Diana Doherty and Charmene Yap spoke to Limelight about creating Cuatro 1.

Diana Doherty, Principal Oboe, Sydney Symphony Orchestra

Diana Doherty. Photograph courtesy of Sydney Dance Company

Did you know from the start which dancer you would be working with?

I was introduced to Charmene Yap at our first online video meeting. I still haven’t physically met her but I feel like I know her! We have been in contact online throughout the process and it’s been a lovely connection. I’m really looking forward to when we finally can meet. It will be hard not to hug her!

How did the creative process unfold?

When I first heard about the idea for Cuatro, I was very excited and thought about repertoire that would suit the collaboration. I put together a list of pieces that I thought might work, with links to recordings and some explanation around the mood of each one. This was then shared with Rafael Bonachela so that he could have a listen, make a choice, and start developing ideas around choreography. I was very keen to suggest the Holliger, and thrilled that Rafael chose it. I think we saw the same potential in the expressive elements and the voice of the music.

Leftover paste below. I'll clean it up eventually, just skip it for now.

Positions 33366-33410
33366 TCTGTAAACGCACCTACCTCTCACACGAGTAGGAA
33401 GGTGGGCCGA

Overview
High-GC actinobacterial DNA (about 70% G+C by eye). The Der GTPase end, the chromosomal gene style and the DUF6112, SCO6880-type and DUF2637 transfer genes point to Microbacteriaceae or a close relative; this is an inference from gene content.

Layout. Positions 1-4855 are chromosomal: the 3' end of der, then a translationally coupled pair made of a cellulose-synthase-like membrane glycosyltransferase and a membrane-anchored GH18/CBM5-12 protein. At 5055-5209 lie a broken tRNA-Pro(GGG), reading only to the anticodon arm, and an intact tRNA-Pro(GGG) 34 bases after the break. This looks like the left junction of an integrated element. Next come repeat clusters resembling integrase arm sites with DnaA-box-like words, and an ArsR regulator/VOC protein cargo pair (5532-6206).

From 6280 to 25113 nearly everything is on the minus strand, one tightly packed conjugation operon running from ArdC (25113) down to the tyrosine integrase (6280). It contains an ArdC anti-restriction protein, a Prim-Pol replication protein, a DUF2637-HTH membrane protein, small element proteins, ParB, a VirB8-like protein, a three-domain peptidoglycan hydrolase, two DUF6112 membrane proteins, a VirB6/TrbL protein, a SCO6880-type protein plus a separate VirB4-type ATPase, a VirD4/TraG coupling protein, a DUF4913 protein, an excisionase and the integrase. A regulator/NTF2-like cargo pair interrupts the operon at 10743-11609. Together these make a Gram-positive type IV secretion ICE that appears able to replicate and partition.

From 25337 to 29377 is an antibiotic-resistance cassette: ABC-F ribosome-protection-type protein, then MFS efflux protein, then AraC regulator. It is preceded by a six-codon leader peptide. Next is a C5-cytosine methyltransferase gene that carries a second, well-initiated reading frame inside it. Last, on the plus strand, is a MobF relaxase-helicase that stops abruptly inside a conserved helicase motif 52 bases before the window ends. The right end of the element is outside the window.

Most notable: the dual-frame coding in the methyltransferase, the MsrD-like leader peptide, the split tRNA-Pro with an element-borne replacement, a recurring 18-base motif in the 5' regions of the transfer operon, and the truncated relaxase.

Why did that piece of music seem so well suited to the project?

Holliger’s Sonata for solo oboe has a real searching, yearning quality that resonated with me personally. It seemed to reflect so well the uncertainty that I’m sure many of us have felt in isolation, that questioning, anxious feeling that comes over us in waves. This may not be the same experience for everyone, but when the shutdown came around, I would have rational moments where I managed to think intellectually about everything, but then I would be overcome with emotion unexpectedly in a way that was also physical. For me, the first movement of Holliger’s work has all that. It doesn’t really resolve or answer all the questions, but it ends on a suspended harmonic that seems to suggest some hope.

When you recorded the music at the SDC studios, were just you and Pedro Greig present?

There was a sound technician, Guy Harding, who was also present, and great. Both he and Pedro were so calm and patient, and it had been a long day for them!

What was your response to the finished film?

My response was that I wished I was Charmene! She moves like I can only dream of moving – such incredible fluidity and softness while, at the same time, with such strength. I was mesmerised by her. On the other hand, it’s always very difficult to see oneself on camera, so I won’t say more about that!